Until this issue is resolved: When you go to sleep, always always always put yourself in the safety position (safe for drunk people, also safe for you): sleep on your side with one leg rotated past the other (so that your lower body is sort of between "side" and "face down"). The weight of the leg will help prevent you from rolling onto your back in your sleep. Being on your side will help keep you from aspirating on your vomit.

This is also how drunk people should always be put to bed.
posted by telegraph at 7:10 AM on June 12, 2011 [3 favorites]

Get checked out, but I would venture that you are eating too close to bedtime. The stomach should be very nearly empty by the time you go to bed.
posted by gjc at 7:16 AM on June 12, 2011

Another possibility would be laryngospasm triggered by the acid reflux. I've had this happen - it can be terrifying to wake up gasping for breath with a throat burning from stomach acid. I've had good results managing it by being careful of what I eat and how close to bedtime I eat it (no spicy foods closer than four hours to bedtime, no fizzy drinks in the evenings). Also, recognizing that "it's just laryngospasm" to help calmly breathe through it, helps it go away faster.

That said, breathing problems are not something to mess around with - seconding everyone else who's recommending you get to a physician to diagnose what's really going on.
posted by penguinicity at 7:47 AM on June 12, 2011

I had that. I generally found that avoiding certain foods close to bedtime helped. It could just be over-stress coupled with the wrong foods at the wrong time. In my case, it turned out to be a symptom of a bigger (but luckily slow-moving) problem.

Things that could signal a bad problem particularly when coupled with bad night reflux: freaky menstrual behavior, unexplained fever, weird back pain that doesn't correlate with any actual injury, or actual abdominal pain. These could be signs of some kind of abdominal tumor. IANAD, but those were the symptoms that came with weird reflux over months when I had ovarian rumors.
posted by rmd1023 at 7:47 AM on June 12, 2011

Laryngospasm. You only make it worse if you cough and gasp - try taking calm breaths.
posted by yarly at 7:52 AM on June 12, 2011 [1 favorite]

Absolutely get treatment ASAP. I left my acid reflux untreated for two years (I would wake up with a acid tide rolling up my throat), and now I'm undergoing several thousand dollars worth of dental work, because all of that acid makes bad things happen with your teeth. I need fillings in pretty much all my teeth plus a special and painful deep cleaning treatment for the pits in my gums... it's fun.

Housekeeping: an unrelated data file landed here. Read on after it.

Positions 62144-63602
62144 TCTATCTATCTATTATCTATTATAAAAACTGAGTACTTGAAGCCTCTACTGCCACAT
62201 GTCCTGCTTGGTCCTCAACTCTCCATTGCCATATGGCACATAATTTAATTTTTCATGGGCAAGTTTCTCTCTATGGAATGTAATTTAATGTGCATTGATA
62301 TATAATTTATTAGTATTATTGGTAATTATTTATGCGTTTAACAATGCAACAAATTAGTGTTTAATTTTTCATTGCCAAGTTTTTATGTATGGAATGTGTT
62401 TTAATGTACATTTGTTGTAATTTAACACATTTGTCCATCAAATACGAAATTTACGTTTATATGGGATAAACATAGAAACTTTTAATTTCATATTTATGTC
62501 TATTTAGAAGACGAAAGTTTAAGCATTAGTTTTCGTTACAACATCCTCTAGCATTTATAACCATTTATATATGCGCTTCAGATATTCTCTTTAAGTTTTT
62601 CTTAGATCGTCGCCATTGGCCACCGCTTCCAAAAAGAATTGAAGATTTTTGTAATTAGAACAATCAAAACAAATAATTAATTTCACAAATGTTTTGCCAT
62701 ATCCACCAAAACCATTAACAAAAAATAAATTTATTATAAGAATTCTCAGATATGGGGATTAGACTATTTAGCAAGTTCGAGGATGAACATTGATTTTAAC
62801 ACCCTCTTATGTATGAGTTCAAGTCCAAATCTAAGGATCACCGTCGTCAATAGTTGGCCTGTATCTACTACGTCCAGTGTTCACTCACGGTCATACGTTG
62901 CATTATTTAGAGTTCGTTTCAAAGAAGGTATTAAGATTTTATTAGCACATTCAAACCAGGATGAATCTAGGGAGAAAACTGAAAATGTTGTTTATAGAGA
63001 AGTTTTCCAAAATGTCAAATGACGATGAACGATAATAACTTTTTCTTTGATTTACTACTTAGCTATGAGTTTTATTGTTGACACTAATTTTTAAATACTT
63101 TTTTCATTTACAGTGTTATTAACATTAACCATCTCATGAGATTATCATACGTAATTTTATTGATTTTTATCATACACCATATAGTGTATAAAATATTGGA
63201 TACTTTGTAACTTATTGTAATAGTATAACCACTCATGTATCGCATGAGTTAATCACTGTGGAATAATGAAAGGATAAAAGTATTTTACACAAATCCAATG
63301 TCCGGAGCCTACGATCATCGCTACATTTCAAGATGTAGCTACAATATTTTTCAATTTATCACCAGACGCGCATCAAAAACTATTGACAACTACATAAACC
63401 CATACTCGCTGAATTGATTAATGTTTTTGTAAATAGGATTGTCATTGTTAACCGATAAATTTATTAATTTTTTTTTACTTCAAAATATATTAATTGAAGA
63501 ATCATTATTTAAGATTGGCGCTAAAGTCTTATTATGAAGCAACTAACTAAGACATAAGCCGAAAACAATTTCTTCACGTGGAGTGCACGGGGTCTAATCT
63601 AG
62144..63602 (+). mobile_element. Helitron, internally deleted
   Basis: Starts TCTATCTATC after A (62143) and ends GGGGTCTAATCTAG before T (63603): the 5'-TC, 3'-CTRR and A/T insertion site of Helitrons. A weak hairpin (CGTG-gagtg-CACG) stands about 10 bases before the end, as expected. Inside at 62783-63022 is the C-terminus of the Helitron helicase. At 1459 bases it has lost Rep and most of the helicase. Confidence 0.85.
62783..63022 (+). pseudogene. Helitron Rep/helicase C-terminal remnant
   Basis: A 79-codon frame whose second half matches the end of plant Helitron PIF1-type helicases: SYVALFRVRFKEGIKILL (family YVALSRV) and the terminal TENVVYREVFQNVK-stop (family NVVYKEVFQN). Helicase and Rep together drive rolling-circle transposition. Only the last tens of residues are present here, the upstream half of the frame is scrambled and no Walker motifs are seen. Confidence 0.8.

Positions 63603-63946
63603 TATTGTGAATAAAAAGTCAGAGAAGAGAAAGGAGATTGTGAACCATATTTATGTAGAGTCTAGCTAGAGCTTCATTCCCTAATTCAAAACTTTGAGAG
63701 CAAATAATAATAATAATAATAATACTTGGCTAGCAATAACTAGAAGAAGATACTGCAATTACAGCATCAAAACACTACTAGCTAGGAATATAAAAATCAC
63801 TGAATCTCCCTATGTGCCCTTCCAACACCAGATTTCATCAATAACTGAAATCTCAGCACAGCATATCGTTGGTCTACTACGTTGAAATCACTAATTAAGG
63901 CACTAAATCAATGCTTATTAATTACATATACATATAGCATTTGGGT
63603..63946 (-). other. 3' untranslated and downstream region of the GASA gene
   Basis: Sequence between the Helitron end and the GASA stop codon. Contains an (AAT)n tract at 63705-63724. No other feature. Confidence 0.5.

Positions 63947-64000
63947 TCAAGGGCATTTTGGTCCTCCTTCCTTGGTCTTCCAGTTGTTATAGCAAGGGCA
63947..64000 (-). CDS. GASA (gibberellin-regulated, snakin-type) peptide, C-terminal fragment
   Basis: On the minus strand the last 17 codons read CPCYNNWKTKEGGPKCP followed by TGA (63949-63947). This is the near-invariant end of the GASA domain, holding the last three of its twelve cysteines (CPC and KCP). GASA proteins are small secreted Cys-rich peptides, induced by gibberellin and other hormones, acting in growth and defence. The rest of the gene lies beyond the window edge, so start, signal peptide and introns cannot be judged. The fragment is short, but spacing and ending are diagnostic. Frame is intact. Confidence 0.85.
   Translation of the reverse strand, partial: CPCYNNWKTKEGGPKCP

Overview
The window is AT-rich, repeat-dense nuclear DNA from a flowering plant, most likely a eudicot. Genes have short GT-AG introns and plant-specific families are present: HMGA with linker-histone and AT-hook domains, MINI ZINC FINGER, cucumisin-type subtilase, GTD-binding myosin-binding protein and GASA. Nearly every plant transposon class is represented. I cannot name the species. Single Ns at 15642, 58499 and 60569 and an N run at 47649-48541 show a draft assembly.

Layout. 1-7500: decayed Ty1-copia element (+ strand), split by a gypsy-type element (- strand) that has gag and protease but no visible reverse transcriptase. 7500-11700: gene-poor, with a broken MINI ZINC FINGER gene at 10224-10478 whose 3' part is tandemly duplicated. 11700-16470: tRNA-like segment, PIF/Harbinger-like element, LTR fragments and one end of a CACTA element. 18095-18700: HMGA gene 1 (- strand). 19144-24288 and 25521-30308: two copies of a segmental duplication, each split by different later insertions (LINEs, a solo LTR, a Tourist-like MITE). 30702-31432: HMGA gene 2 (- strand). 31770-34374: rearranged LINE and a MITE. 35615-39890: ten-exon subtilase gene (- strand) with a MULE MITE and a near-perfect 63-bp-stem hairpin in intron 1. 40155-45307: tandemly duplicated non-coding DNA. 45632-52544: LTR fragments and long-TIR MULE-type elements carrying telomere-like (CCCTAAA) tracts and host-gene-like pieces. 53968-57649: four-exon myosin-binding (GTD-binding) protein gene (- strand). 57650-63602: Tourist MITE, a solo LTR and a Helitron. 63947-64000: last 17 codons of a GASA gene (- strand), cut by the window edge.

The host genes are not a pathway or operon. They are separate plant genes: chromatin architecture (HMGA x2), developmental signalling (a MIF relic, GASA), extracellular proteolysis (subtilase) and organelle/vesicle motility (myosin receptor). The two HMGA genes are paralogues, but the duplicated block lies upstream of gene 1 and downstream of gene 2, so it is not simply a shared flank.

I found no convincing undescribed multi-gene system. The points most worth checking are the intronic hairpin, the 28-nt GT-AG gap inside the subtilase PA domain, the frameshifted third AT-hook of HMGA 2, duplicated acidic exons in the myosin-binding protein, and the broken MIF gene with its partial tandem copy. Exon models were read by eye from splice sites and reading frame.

The longer you let this go, the more it will cost you in the end.
posted by L'Estrange Fruit at 8:21 AM on June 12, 2011 [1 favorite]

I'd not heard of laryngospasm, but let me share another aspect of my history that might be relevant: when I was a teenager, I started having some difficulty singing (I'm a singer, or I was anyway), and I went to an ENT who discovered a cyst on one of my vocal folds. He theorized that the cause was acid reflux, although I wasn't really sure if I had any of the symptoms of reflux, but he sort of convinced me that I did. Anyway, the cyst had to be removed surgically, and I was on prescription Prevacid after that until I was in my mid/late 20s, when I decided I the Prevacid was messing with my digestion and worked with a naturopathic doctor to get off it. Also last night before I went to bed I was talking about something upsetting with my husband and I was crying, and my throat closed up and felt uncomfortable. I stayed awake for a while after I calmed down, but I'm wondering if my throat could have been tense or something and caused a laryngospasm last night? (This happened last night, precipitating my question.)

So, not sure if that puts marks in favor of this laryngospasm business, but I'll also say I have no idea how I could not cough when it happens -- even though coughing doesn't seem to help, I don't know how else to get the acid/vomit out of my throat?? And if I try to breathe deeply, I start coughing involuntarily. I basically just cough and drink water and try to swallow as much as I can until I can breathe normally when this happens.

Also, the abdominal tumor is a frightening possibility, though I did just have a pelvic exam in December and everything was doing ok. My period is irregular and problematic, though.

I had a high-stress life event/transition that happened about two years ago; for the first time in my life, while that stress was going I had really severe physical symptoms -- my body really expressed the stress physically, with very severe digestive problems, constant stomachache, abdominal pain, etc (and also sleep problems). The really bad problems went on for at least 6 months or so. Things are a lot better now, but still not what I'd call normal. My body has never been the same, really. :(

Thanks again everyone for your help and your ideas. Clearly there's a lot to sort out, and I appreciate your assistance helping me think through what's going on.
posted by pupstocks at 9:02 AM on June 12, 2011

This is terrible!

One thing you should be doing (that is free!) is keeping a record of what you eat, drink, take and otherwise consume/experience. And when, as well.

Please, please start a diary of consumption, stress and other habits. Eventually you may see an important correlation. You can look back after some time and you may realize, "Oh my God, every time I drink milk in the morning and do yoga that day this happens!" or "Every time I don't get enough sleep the night before and I talk to Bob and eat after 10 p.m. this happens!"
posted by RJ Reynolds at 9:05 AM on June 12, 2011

Have you tried Prilosec? It is available OTC now. (IANAD but a friend who has reflux problems controls it 100% with a daily Prilosec.)